It doesn’t take much to stay interested in the British Open
SHEPHERDSTOWNWhen they allow children to come to this year’s British Open at Carnoustie, Scotland, without any charge, they won’t instruct them to hide their eyes and cover their ears if the usual wind chases many a shot off line and into the native heather, gorse or broom bushes.
Just giving the youngsters some inspiring looks at the grand old game, first recorded to have been played in Scotland in 1457, will keep the youth interested. Build the game. Never mind the bruising self images the players suffer when shots go out of bounds, pot bunkers make for triple bogeys or narrow little bits of walled-in water claim another too-short iron shot.
It’s The Open in Scotland, the birthplace of golf.
You can’t see the vast body of water nearby from the course itself, but your score can feel the rancor of the wind when you attempt your 18 holes against it.
Carnoustie is the northernmost site of the courses used on The Open circuit. Weather can be as much a factor as anything. A cloudy day with only minimal glimpses of the sun are a regular habit. It may rain, and in two hours be more gentle and admit the golfing field to softer greens and lower scores.
The fairways are narrow. The Carnoustie course measures 7,402 yards and three headaches per round.
Watch hole No. 6. There’s an out-of-bounds fence that sometimes grabs even only slightly off-line shots. Four pars at this heartache hole, for any British Open tournament, is like a get-out-of-jail-free card on a Monopoly board.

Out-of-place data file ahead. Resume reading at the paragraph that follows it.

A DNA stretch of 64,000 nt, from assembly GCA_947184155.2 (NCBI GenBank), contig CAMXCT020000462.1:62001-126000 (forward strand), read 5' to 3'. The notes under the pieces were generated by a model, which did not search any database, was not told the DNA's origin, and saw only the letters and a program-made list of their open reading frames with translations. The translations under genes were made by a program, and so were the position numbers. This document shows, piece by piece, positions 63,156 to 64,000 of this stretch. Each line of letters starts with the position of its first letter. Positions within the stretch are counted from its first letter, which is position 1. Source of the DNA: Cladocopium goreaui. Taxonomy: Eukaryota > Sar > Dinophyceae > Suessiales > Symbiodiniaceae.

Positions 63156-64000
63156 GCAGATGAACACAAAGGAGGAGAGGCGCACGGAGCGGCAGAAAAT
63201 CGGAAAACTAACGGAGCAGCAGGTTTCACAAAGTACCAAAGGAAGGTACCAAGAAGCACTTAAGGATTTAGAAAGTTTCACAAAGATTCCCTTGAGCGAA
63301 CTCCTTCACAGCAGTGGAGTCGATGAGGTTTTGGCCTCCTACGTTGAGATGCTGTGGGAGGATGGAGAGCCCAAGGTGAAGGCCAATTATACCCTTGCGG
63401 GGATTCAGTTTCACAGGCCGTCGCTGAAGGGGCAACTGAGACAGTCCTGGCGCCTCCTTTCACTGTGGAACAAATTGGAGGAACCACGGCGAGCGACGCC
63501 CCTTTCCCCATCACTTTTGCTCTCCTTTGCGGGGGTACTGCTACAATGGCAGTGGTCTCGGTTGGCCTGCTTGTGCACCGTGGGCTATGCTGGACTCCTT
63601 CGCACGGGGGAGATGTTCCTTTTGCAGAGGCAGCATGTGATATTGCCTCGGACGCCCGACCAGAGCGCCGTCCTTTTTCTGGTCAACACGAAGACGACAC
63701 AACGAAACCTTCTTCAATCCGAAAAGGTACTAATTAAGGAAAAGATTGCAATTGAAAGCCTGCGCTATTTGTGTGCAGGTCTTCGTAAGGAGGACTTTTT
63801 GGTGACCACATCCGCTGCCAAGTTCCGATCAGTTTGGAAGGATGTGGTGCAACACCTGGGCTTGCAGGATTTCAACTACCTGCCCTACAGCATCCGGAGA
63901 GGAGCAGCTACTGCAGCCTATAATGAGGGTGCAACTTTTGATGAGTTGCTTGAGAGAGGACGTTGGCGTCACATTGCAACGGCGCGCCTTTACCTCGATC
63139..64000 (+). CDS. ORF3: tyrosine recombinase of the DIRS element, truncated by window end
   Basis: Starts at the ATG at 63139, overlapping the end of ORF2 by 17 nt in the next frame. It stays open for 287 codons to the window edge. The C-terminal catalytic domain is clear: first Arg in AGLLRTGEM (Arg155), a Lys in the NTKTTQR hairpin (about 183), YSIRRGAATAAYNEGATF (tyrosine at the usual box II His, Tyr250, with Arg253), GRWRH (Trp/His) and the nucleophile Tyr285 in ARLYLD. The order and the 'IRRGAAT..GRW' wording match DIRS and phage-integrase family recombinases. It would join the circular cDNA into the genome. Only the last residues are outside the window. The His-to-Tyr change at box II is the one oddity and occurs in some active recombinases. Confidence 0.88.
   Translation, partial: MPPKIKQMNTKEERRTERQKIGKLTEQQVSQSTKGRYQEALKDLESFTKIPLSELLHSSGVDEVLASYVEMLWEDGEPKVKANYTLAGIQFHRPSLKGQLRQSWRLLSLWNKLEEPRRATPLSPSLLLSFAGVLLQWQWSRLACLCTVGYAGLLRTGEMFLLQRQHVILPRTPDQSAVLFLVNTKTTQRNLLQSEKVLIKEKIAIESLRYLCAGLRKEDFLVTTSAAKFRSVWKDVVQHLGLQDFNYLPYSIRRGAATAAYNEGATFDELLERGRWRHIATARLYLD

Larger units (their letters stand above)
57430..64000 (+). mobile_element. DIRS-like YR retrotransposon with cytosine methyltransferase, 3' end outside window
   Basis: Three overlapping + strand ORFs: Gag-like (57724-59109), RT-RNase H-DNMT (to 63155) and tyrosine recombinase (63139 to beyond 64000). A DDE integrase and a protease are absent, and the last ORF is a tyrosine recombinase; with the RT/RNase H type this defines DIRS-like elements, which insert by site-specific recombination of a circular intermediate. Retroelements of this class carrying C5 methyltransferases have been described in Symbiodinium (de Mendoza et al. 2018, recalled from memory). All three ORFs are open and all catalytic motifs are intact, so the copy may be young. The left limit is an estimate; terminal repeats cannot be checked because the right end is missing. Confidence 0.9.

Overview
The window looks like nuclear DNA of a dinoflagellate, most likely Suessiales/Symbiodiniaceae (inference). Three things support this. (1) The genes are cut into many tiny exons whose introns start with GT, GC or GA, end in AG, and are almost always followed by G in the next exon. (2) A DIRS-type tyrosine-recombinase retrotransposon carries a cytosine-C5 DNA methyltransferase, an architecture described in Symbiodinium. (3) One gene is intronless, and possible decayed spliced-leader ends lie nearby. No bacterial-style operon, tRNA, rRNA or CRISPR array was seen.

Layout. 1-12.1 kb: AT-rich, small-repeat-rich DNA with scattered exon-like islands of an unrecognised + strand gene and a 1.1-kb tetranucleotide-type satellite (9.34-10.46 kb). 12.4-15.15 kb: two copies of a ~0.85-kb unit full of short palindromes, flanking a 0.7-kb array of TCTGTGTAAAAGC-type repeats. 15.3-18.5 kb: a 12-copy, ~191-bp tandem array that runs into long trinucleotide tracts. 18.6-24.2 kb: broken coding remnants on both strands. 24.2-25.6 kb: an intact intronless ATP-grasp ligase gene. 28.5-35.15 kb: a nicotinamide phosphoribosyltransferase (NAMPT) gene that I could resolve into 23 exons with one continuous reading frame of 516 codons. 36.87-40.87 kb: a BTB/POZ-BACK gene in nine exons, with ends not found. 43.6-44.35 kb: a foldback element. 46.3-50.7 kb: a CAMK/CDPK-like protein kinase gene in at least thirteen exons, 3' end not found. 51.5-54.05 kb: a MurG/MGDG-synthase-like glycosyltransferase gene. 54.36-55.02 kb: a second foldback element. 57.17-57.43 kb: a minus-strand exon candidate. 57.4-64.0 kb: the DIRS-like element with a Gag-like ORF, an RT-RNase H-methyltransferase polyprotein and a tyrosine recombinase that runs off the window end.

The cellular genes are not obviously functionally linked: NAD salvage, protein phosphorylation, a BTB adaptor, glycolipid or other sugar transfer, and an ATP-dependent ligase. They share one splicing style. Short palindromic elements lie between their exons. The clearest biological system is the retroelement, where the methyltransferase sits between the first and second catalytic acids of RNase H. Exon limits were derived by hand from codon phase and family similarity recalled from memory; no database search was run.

Jordan Spieth won last year’s British Open Championship, even after three bogeys on the first four holes of his final round. Rory McIlroy won it in 2014 and sometimes-mercurial Phil Mickelson had the Claret Jug raised in front of him in 2013.
It was in 2007 that the last British Open was attempted at Carnoustie. It took a four-hole playoff to decide the champion.
The links course can give the players plenty of roll on their drives, but its bunkers can swallow shots against their cement-like walls.
Coarse grass in the roughs as well as the unforgiving wind can chase poorly aimed shots to places where no person has ever wandered, and cows would never find a tender plant to eat.
For the players, it has to be mind-over-matter on some days. Errant shots have to be forgotten like elementary school lunches, when you were eight-years-old.
The par is 71. In Scotland, it’s a much-revered test of golf. On Sunday night it will have been a successful test of courage and grit for a few players . . . and a knee-wobbling experience for too many others.